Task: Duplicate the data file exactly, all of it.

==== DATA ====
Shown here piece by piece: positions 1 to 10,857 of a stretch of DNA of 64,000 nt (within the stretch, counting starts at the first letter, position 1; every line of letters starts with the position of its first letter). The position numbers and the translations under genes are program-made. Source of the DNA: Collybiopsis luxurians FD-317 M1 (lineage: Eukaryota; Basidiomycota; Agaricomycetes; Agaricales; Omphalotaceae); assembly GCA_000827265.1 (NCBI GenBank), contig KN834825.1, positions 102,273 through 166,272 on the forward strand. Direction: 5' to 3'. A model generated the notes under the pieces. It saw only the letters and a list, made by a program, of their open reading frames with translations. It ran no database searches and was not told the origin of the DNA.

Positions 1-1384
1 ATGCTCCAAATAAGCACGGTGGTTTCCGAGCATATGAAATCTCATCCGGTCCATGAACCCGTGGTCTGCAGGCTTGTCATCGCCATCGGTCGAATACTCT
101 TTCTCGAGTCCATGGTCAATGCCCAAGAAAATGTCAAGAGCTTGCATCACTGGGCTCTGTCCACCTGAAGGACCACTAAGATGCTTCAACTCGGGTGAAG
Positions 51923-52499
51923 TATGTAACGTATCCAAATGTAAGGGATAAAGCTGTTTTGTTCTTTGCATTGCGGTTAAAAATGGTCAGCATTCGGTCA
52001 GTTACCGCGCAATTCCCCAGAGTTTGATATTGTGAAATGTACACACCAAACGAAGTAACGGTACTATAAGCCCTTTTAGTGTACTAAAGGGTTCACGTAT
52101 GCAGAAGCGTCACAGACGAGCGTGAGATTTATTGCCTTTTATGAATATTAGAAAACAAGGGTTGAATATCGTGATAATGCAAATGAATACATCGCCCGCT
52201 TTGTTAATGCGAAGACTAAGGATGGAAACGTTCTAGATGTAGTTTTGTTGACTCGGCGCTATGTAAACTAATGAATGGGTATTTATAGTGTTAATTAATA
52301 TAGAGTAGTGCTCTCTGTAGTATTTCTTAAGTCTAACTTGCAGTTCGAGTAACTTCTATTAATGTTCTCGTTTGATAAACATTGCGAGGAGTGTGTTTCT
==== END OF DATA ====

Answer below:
Shown here piece by piece: positions 1 to 10,857 of a stretch of DNA of 64,000 nt (within the stretch, counting starts at the first letter, position 1; every line of letters starts with the position of its first letter). The position numbers and the translations under genes are program-made. Source of the DNA: Collybiopsis luxurians FD-317 M1 (lineage: Eukaryota; Basidiomycota; Agaricomycetes; Agaricales; Omphalotaceae); assembly GCA_000827265.1 (NCBI GenBank), contig KN834825.1, positions 102,273 through 166,272 on the forward strand. Direction: 5' to 3'. A model generated the notes under the pieces. It saw only the letters and a list, made by a program, of their open reading frames with translations. It ran no database searches and was not told the origin of the DNA.

Positions 1-1384
1 ATGCTCCAAATAAGCACGGTGGTTTCCGAGCATATGAAATCTCATCCGGTCCATGAACCCGTGGTCTGCAGGCTTGTCATCGCCATCGGTCGAATACTCT
101 TTCTCGAGTCCATGGTCAATGCCCAAGAAAATGTCAAGAGCTTGCATCACTGGGCTCTGTCCACCTGAAGGACCACTAAGATGCTTCAACTCGGGTGAAG
Positions 51923-52499
51923 TATGTAACGTATCCAAATGTAAGGGATAAAGCTGTTTTGTTCTTTGCATTGCGGTTAAAAATGGTCAGCATTCGGTCA
52001 GTTACCGCGCAATTCCCCAGAGTTTGATATTGTGAAATGTACACACCAAACGAAGTAACGGTACTATAAGCCCTTTTAGTGTACTAAAGGGTTCACGTAT
52101 GCAGAAGCGTCACAGACGAGCGTGAGATTTATTGCCTTTTATGAATATTAGAAAACAAGGGTTGAATATCGTGATAATGCAAATGAATACATCGCCCGCT
52201 TTGTTAATGCGAAGACTAAGGATGGAAACGTTCTAGATGTAGTTTTGTTGACTCGGCGCTATGTAAACTAATGAATGGGTATTTATAGTGTTAATTAATA
52301 TAGAGTAGTGCTCTCTGTAGTATTTCTTAAGTCTAACTTGCAGTTCGAGTAACTTCTATTAATGTTCTCGTTTGATAAACATTGCGAGGAGTGTGTTTCT